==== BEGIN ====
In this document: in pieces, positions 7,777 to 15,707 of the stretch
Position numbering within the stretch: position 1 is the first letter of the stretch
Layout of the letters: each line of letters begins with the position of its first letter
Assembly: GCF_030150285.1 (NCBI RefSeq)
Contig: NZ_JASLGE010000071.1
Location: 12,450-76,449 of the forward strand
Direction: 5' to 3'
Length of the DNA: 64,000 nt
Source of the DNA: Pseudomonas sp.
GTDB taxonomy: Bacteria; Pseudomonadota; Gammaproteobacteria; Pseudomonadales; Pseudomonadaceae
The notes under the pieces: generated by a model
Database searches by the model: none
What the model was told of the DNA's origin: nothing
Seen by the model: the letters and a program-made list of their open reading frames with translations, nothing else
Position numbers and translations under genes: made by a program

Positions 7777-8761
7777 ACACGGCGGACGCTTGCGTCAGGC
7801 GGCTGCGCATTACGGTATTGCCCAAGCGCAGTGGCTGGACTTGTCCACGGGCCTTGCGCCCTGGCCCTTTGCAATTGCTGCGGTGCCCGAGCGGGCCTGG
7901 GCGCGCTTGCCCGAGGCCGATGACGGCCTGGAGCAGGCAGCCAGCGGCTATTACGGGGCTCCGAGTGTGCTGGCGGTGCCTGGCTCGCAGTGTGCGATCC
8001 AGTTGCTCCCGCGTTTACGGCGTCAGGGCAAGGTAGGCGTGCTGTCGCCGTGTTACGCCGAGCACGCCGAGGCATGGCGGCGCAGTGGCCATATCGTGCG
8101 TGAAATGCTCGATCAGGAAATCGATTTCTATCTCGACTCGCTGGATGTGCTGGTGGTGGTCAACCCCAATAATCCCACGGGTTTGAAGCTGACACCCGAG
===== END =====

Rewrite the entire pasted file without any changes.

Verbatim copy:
In this document: in pieces, positions 7,777 to 15,707 of the stretch
Position numbering within the stretch: position 1 is the first letter of the stretch
Layout of the letters: each line of letters begins with the position of its first letter
Assembly: GCF_030150285.1 (NCBI RefSeq)
Contig: NZ_JASLGE010000071.1
Location: 12,450-76,449 of the forward strand
Direction: 5' to 3'
Length of the DNA: 64,000 nt
Source of the DNA: Pseudomonas sp.
GTDB taxonomy: Bacteria; Pseudomonadota; Gammaproteobacteria; Pseudomonadales; Pseudomonadaceae
The notes under the pieces: generated by a model
Database searches by the model: none
What the model was told of the DNA's origin: nothing
Seen by the model: the letters and a program-made list of their open reading frames with translations, nothing else
Position numbers and translations under genes: made by a program

Positions 7777-8761
7777 ACACGGCGGACGCTTGCGTCAGGC
7801 GGCTGCGCATTACGGTATTGCCCAAGCGCAGTGGCTGGACTTGTCCACGGGCCTTGCGCCCTGGCCCTTTGCAATTGCTGCGGTGCCCGAGCGGGCCTGG
7901 GCGCGCTTGCCCGAGGCCGATGACGGCCTGGAGCAGGCAGCCAGCGGCTATTACGGGGCTCCGAGTGTGCTGGCGGTGCCTGGCTCGCAGTGTGCGATCC
8001 AGTTGCTCCCGCGTTTACGGCGTCAGGGCAAGGTAGGCGTGCTGTCGCCGTGTTACGCCGAGCACGCCGAGGCATGGCGGCGCAGTGGCCATATCGTGCG
8101 TGAAATGCTCGATCAGGAAATCGATTTCTATCTCGACTCGCTGGATGTGCTGGTGGTGGTCAACCCCAATAATCCCACGGGTTTGAAGCTGACACCCGAG